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Sado – Japanese Tea Ceremony

Hello, blog readers!

I have a double whammy I’d like to share with everyone. I recently got to experience a tea ceremony demonstration from my host mother and sister at home, then followed up with another one from Sophia University as an optional event. It’s the difference between the two that I’d like to share with you, sorta’ to see the two sides of the approaches to the same traditional event.

Let’s begin with the tea ceremony I experienced at home.

It was pretty straightforward. Okaasan showed me the different tools used to prepare the tea, such as the chasaji, or “mini spoon” made of bamboo used to scoop the tea, the chasen, or whisk you mix the powdered tea with, and the chawan, or tea bowl, which you drink the tea in.


Macha is the specific Japanese powdered green tea that has a slightly bitter tang. It’s delicious, really. So Okaasan took out her tea tools, but she let my Imoto-chan take the lead and show me how it’s done. I was informed that the tea ceremony is a class you take in Jr. High school, while my host sister Imoto-chan took me step-by-step through the motions.

Firstly, using the chasaji, only two scoops of macha are used to make roughly 1/3 of the chawan’s capacity in tea. You then pour hot water onto the macha, and use the chasen you vigorously mix the contents until it’s an even darker green. Then, you lift the bowl by placing it on your left palm and using your right hand to turn the bowl clockwise twice.

Okaasan explained that this is done to appreciate the design and pattern on the bowl, or the shape of the bowl (chawan) you are about to sip tea from. Then you drink while your hands are held the same way. After being dubbed nekko-jita by Okaasan for being unable to drink my macha that hot (and lolled at a little—don’t worry, I can eat spicy food which leaves my host family in awe, so I got a laugh, too) I was shown how to wipe the portion you sipped from and then rotate counterclockwise in the same method. It ended just as abruptly, and was pretty informal.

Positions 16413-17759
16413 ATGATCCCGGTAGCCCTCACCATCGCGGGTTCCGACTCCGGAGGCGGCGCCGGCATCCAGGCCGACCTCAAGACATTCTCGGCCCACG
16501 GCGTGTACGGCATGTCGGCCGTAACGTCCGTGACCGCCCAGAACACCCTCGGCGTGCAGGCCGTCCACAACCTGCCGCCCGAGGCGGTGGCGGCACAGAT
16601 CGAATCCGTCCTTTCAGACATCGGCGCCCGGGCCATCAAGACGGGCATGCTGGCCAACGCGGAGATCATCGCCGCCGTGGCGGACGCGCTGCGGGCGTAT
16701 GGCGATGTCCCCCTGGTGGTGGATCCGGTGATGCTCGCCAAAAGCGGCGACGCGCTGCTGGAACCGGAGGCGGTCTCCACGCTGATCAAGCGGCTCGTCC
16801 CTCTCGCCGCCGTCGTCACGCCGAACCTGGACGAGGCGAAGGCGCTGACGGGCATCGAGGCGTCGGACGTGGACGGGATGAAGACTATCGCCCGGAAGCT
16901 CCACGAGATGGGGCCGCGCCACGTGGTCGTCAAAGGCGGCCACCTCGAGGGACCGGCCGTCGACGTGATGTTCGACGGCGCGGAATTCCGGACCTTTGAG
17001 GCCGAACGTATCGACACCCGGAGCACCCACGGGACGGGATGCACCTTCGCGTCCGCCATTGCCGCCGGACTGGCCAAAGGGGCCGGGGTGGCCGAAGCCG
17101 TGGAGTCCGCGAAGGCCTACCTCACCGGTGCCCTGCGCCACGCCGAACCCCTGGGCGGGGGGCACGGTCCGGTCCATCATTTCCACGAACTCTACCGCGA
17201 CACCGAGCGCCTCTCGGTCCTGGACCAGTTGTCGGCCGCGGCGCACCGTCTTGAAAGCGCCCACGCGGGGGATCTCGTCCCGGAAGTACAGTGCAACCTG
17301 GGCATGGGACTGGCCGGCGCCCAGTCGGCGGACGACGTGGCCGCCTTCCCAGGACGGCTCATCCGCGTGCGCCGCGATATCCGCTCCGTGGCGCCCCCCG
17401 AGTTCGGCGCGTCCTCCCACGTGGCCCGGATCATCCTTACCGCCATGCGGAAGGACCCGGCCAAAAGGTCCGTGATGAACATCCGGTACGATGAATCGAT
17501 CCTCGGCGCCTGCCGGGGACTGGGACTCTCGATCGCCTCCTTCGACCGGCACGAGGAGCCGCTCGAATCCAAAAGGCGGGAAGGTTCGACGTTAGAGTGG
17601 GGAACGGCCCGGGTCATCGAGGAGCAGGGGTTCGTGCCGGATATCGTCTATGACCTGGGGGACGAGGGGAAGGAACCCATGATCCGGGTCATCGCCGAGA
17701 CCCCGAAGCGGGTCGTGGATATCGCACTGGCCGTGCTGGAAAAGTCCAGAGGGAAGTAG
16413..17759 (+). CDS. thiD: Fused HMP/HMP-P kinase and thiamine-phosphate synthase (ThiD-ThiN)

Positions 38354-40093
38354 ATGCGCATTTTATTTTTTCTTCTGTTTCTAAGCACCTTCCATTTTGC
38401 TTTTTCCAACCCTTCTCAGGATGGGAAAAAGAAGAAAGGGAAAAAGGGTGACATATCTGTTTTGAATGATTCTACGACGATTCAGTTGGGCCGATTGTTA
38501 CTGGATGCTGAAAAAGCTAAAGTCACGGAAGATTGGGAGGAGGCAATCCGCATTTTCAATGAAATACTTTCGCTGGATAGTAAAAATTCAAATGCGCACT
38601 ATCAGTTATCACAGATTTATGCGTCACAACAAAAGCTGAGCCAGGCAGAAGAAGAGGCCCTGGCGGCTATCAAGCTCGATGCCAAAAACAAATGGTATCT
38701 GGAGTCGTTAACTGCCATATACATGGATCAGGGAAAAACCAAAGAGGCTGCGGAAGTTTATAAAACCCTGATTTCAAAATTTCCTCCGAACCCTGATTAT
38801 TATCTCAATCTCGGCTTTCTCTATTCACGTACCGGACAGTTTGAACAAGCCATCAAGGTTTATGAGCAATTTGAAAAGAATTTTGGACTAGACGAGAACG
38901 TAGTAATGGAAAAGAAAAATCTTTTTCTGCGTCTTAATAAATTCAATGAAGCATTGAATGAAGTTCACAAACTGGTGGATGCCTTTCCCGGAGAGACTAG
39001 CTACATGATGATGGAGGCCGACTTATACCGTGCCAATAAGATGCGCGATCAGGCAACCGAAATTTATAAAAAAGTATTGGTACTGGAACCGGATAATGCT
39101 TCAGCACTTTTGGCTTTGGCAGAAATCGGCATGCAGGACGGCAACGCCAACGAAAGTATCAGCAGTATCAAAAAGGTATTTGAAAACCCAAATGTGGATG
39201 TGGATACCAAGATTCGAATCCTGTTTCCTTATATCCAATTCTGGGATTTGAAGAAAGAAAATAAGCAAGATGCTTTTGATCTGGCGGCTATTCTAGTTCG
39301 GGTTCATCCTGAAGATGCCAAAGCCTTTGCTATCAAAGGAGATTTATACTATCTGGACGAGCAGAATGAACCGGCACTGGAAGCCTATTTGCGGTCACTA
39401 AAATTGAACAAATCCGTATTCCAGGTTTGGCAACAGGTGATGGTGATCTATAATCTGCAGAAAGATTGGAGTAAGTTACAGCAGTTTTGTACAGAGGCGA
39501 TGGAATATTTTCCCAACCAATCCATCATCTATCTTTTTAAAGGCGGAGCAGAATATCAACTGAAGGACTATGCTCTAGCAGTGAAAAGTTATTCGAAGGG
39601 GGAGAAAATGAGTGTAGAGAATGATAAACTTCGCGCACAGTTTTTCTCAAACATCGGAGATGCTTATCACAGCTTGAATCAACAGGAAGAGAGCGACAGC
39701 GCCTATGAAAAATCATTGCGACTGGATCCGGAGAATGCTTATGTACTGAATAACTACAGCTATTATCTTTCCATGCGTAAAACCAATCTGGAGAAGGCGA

While Okaasan had me at the dinner table with Imoto-chan, and a fascinated Otooto-kun watched along, the demonstration at school didn’t really involve me as much, nor did it get into the motions of the tea ceremony so much. Rather, it was all an explanation about the aesthetics of the tea ceremony and the psychology behind it. A faux tatami room was set up to add to the mood.

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We observed the making of the tea from scratch, using very traditional methods, all the while the movements of the oba-san making the were constrained and deliberate, all radiating discipline. We had an announcer giving us the play-by-play of what she was doing. I kept mentally comparing it to Okaasan’s pouring hot water out of a hot water heater, and the four of us just sitting and laughing around the table, (me attempting to drink super hot tea), to what I was watching now. Although the aesthetics that were explained to us said that this ceremony was supposed to be one of relaxed airs and easy communication between the teishu (host) and the kyaku (guests), it was a far cry from Okaasan’s kitchen table.

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We watched the wrap up with the guest thanking everything (not just the host, but the tea growers, the tea, the tea cup, the displayed wall scroll and the ikebana) and I didn’t get the same explanation for why to rotate the tea cup, to my surprise. Then the oba-san cleaned up everything on the spot in a very traditional way, and we all got to taste the macha they’d made behind the screen, along with a famous tea sweet called Momoyama from the Yamanashi Prefecture popular for such tiny cakes.

I liked this ceremony as well, but I feel like what we were shown was more of how it was done, old school. I guess the way Okaasan showed me would be more of the modern spin on a very, very old tradition. It still kept the idea and purpose behind the tea ceremony—to relax and enjoy one’s company and scenery—but it was done with less rigidity and more silliness.

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Those cakes were so darn cute! I learned that you eat the sweet before you drink the tea, to equalize the bitterness. And it didn’t hurt that an adorable little kid was shuffling about serving them on a tray. Kawaii desu ne?

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Thanks for dropping by, bloggers! Until my next omoshiroi event, Ja matta ne!





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